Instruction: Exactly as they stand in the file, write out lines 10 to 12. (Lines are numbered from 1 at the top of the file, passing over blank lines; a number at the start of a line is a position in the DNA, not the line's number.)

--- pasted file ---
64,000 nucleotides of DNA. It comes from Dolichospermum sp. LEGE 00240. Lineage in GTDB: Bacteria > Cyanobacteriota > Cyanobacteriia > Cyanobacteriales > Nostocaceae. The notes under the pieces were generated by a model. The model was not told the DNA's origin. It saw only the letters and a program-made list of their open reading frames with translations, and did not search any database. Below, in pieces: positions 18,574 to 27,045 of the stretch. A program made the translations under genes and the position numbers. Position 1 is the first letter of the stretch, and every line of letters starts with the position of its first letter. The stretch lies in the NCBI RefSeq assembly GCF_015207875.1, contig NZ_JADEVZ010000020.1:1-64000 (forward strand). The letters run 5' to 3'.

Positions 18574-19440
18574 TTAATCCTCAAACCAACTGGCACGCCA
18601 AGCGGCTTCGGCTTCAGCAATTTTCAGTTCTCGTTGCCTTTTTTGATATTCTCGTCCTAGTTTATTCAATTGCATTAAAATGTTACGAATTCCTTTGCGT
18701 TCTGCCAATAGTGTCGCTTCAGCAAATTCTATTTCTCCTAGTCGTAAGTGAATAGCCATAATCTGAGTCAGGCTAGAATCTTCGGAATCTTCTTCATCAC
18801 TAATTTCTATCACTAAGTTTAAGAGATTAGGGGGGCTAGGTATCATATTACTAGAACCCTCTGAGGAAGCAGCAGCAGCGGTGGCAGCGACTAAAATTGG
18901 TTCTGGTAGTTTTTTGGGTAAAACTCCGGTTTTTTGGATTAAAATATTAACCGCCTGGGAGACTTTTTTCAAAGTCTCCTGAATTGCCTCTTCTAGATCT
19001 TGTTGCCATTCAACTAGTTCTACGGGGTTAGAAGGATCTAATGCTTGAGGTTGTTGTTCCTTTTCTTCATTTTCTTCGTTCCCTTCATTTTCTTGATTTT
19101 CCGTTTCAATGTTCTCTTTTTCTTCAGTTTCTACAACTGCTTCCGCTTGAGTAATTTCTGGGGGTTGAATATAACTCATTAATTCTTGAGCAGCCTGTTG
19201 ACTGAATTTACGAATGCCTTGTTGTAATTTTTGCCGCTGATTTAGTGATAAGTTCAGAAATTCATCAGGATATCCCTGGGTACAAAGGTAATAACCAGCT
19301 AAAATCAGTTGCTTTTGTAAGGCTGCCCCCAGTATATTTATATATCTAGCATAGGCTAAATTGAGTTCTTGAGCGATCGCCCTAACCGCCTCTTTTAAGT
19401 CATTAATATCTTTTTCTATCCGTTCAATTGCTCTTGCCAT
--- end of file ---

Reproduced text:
19201 ACTGAATTTACGAATGCCTTGTTGTAATTTTTGCCGCTGATTTAGTGATAAGTTCAGAAATTCATCAGGATATCCCTGGGTACAAAGGTAATAACCAGCT
19301 AAAATCAGTTGCTTTTGTAAGGCTGCCCCCAGTATATTTATATATCTAGCATAGGCTAAATTGAGTTCTTGAGCGATCGCCCTAACCGCCTCTTTTAAGT
19401 CATTAATATCTTTTTCTATCCGTTCAATTGCTCTTGCCAT